Friday, May 1, 2009

Court Injunction Overturned

I don't know what this means, but I agree with everyone else that it sounds like BAD news. I don't know why it was decided in a state court when the laws being broken are federal ones. I'm back in high alert mode, and will be posting any information that I can get confirmed.

By Howard Fischer
Capitol Media Services
Tucson, Arizona | Published: 05.01.2009
Arizona is free to cut services to an estimated 30,000 residents with developmental disabilities, the state Court of Appeals ruled Thursday.
In a unanimous decision, the judges found that nothing in state law bars the Department of Economic Security from reducing services, overturning a trial-court ruling blocking cuts made in response to a legislative order to trim spending. The three-judge panel rejected arguments that those who have been getting help from the state are legally entitled to the services that have been specifically recommended for them. The judges also concluded there was nothing illegal about the state reducing what it pays to organizations that provide services to those with disabilities — funding cuts challengers said would affect those services.
Thursday's ruling comes less than two months after Judge Joseph Heilman of Maricopa County Superior Court blocked the DES from cutting services. Heilman said he had reached the "inescapable conclusion" that the haste with which DES acted in cutting its spending "has served to create nothing less than mass confusion, anxiety and uncertainty" among those who receive benefits from organizations paid to provide services. Heilman also said the DES acted to reduce services even though lawmakers did not relieve the agency of its legal responsibilities to provide care for those with mental-health problems.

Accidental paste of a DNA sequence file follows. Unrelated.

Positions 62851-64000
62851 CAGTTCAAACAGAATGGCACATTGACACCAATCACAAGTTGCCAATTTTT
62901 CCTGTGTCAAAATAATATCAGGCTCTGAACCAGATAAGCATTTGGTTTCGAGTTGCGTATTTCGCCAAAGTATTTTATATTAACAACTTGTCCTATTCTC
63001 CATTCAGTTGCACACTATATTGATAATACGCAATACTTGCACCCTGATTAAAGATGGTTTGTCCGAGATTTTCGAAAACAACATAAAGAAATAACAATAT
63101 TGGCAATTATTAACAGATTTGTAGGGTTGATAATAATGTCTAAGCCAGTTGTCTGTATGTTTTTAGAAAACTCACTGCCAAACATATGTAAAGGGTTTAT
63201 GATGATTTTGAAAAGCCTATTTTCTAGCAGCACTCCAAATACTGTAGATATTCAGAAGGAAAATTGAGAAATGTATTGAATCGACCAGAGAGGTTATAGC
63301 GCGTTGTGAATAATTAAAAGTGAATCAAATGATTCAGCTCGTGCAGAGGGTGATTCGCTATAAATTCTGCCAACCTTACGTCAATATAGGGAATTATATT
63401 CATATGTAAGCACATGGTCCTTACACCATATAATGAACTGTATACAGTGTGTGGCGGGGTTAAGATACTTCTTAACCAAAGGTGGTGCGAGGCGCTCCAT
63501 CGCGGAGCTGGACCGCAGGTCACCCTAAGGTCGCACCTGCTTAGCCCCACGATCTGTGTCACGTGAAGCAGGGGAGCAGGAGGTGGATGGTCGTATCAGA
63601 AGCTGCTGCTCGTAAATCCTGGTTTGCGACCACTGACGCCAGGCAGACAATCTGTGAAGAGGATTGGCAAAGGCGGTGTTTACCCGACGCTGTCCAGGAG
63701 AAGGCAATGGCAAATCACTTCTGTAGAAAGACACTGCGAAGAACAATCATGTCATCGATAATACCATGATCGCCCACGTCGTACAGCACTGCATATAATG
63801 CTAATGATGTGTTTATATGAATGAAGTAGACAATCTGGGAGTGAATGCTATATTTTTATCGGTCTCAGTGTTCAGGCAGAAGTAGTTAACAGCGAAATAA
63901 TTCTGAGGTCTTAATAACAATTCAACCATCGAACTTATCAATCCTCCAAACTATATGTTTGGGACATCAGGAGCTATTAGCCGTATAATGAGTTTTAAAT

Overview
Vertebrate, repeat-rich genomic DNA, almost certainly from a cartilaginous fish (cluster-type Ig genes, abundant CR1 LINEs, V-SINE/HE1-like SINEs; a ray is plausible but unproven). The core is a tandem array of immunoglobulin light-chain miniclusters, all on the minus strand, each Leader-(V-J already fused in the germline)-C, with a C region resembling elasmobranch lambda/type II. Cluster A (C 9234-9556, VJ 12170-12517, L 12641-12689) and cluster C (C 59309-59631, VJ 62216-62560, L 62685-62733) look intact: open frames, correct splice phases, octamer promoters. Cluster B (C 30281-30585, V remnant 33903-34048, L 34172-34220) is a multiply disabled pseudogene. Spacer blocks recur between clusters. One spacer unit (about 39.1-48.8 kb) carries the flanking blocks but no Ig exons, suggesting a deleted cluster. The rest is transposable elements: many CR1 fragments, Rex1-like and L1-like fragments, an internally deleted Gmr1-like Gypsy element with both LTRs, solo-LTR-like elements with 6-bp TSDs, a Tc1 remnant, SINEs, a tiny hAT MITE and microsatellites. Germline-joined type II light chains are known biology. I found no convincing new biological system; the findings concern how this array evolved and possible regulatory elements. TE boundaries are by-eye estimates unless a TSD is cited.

Jennifer Nye, an attorney for the Arizona Center for Disability Law, said she was disappointed in the ruling. "We know that thousands of adults and children with disability are going to be harmed by these cuts in services and rates," she said. Nye also called it "very shortsighted on the part of the state to balance its budget on the backs of its most vulnerable population."
Lawmakers made $580 million in spending cuts in late January as part of a plan to deal with a $1.6 billion budget deficit. The DES share of that was close to $100 million. But the agency said its total cuts really amounted to more than $150 million, with cash taken from special accounts and the refusal of lawmakers to provide additional needed funds.
The DES, in turn, cut payments to service providers by 10 percent. It also eliminated services for people who are moderately developmentally disabled who, with support, can work in the private sector. And it dropped funding for early-intervention services for 2,000 children, from birth through age 3, who are at risk for developmental disability.
The appellate judges said lawmakers did nothing wrong in making a lump-sum cut to the DES budget and letting the agency decide what services to trim. They said legislators were faced with "a sobering assessment of plummeting revenues."

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